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16 pages, 1578 KiB  
Review
Synthetic Biology Tools for Engineering Aspergillus oryzae
by Hui Yang, Chaonan Song, Chengwei Liu and Pengchao Wang
J. Fungi 2024, 10(1), 34; https://doi.org/10.3390/jof10010034 - 3 Jan 2024
Viewed by 1960
Abstract
For more than a thousand years, Aspergillus oryzae has been used in traditional culinary industries, including for food fermentation, brewing, and flavoring. In recent years, A. oryzae has been extensively used in deciphering the pathways of natural product synthesis and value-added compound bioproduction. [...] Read more.
For more than a thousand years, Aspergillus oryzae has been used in traditional culinary industries, including for food fermentation, brewing, and flavoring. In recent years, A. oryzae has been extensively used in deciphering the pathways of natural product synthesis and value-added compound bioproduction. Moreover, it is increasingly being used in modern biotechnology industries, such as for the production of enzymes and recombinant proteins. The investigation of A. oryzae has been significantly accelerated through the successive application of a diverse array of synthetic biology techniques and methodologies. In this review, the advancements in biological tools for the synthesis of A. oryzae, including DNA assembly technologies, gene expression regulatory elements, and genome editing systems, are discussed. Additionally, the challenges associated with the heterologous expression of A. oryzae are addressed. Full article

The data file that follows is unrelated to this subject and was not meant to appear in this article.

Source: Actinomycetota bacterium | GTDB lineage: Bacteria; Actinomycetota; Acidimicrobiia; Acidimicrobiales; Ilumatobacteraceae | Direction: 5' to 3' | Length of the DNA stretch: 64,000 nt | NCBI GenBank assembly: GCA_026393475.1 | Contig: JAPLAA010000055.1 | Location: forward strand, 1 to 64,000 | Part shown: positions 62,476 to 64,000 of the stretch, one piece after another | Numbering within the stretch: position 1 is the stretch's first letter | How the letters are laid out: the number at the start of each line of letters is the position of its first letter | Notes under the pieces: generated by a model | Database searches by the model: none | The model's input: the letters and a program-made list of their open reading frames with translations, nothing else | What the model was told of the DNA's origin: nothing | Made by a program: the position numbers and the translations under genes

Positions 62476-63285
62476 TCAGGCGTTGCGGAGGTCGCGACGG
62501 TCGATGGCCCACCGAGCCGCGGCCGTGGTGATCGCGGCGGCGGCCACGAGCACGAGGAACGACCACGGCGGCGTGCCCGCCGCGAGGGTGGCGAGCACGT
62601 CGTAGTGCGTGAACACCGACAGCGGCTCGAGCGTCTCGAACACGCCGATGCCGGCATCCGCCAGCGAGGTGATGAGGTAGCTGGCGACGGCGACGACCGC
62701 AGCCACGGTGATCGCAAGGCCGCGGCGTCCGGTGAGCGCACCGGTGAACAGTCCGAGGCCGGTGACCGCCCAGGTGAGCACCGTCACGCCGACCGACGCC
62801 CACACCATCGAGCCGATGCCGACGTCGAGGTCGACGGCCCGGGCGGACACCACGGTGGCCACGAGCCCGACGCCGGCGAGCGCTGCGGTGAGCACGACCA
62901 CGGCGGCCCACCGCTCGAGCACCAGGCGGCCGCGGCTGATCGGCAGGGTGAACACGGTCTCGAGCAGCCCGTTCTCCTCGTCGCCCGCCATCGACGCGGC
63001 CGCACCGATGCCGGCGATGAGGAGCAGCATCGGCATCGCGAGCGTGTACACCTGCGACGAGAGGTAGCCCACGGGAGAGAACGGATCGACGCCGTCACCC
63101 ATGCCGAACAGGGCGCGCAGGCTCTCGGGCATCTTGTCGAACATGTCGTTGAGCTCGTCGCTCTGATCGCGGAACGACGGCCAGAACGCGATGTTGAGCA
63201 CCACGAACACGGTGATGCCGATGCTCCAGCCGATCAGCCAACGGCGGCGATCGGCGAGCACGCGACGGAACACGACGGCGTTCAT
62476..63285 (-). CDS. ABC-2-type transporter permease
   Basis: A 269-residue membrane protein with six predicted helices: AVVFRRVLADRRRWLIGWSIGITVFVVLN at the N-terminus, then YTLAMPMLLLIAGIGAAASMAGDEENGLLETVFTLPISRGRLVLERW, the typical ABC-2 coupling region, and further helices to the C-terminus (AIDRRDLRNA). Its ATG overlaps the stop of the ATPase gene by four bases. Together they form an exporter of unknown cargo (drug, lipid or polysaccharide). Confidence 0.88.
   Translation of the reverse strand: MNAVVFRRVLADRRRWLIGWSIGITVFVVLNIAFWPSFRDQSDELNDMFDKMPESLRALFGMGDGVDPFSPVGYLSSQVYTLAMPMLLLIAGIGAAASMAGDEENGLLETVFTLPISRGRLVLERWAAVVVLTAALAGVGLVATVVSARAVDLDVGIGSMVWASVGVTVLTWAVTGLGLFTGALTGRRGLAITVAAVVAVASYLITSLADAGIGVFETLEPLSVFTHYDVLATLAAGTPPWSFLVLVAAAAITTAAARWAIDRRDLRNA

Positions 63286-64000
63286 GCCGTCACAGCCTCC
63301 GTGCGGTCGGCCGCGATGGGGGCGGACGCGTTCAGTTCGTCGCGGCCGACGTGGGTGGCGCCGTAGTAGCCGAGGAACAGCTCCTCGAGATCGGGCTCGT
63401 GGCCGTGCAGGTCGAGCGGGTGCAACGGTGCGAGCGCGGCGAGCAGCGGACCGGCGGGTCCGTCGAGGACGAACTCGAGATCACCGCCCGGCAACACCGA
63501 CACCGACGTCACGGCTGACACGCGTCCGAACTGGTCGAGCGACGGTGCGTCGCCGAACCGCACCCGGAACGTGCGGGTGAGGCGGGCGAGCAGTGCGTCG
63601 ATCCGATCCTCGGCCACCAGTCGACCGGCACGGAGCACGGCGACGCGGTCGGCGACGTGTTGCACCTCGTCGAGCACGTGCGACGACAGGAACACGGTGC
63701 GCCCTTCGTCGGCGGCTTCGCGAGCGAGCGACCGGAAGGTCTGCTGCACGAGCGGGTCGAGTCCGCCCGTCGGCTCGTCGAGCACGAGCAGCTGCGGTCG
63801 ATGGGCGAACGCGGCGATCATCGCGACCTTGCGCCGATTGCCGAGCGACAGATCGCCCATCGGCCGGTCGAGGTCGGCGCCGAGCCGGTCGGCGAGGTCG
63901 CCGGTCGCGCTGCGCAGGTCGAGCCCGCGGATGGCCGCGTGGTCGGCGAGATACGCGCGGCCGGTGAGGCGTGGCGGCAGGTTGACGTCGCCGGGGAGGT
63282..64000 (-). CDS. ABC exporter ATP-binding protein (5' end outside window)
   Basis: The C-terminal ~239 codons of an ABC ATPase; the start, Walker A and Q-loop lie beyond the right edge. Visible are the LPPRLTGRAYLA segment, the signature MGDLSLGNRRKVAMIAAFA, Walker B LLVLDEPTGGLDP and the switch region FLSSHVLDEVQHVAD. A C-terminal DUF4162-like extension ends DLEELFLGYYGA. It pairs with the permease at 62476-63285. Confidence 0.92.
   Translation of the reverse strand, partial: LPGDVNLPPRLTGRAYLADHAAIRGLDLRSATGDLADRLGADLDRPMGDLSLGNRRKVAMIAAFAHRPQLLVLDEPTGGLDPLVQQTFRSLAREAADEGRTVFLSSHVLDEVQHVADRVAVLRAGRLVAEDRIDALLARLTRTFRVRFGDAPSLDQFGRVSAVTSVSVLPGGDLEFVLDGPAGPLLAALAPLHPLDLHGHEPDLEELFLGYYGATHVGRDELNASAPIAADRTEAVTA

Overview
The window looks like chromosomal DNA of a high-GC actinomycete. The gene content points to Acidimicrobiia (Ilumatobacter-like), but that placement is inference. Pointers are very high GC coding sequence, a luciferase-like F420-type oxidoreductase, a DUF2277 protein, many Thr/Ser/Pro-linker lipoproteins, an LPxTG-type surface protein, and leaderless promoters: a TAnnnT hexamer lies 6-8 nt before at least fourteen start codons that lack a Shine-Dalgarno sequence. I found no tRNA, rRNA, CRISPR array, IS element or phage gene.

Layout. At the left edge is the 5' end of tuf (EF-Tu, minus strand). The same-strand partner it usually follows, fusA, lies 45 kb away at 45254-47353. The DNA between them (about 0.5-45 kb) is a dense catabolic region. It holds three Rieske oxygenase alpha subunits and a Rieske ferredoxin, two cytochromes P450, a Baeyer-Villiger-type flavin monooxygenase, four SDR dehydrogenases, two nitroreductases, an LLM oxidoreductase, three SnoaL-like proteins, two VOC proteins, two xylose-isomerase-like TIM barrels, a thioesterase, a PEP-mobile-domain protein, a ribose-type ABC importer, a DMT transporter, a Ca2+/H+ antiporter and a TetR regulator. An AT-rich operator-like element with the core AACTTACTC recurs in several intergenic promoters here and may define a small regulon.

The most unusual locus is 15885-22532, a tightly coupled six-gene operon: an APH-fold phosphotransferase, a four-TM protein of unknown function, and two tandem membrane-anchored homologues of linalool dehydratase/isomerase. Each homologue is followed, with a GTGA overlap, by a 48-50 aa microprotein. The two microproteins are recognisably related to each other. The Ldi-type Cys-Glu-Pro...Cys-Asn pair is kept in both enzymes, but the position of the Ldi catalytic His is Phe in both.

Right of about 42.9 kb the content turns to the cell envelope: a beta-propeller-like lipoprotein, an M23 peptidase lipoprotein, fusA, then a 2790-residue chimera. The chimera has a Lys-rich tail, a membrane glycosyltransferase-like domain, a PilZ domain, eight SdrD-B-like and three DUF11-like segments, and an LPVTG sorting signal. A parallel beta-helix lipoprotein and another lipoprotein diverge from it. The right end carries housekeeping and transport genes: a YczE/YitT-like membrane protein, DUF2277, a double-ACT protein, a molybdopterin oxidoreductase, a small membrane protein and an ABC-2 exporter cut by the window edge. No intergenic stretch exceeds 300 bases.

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33 pages, 873 KiB  
Review
Strategies for the Development of Industrial Fungal Producing Strains
by Sonia Salazar-Cerezo, Ronald P. de Vries and Sandra Garrigues
J. Fungi 2023, 9(8), 834; https://doi.org/10.3390/jof9080834 - 8 Aug 2023
Cited by 7 | Viewed by 5834
Abstract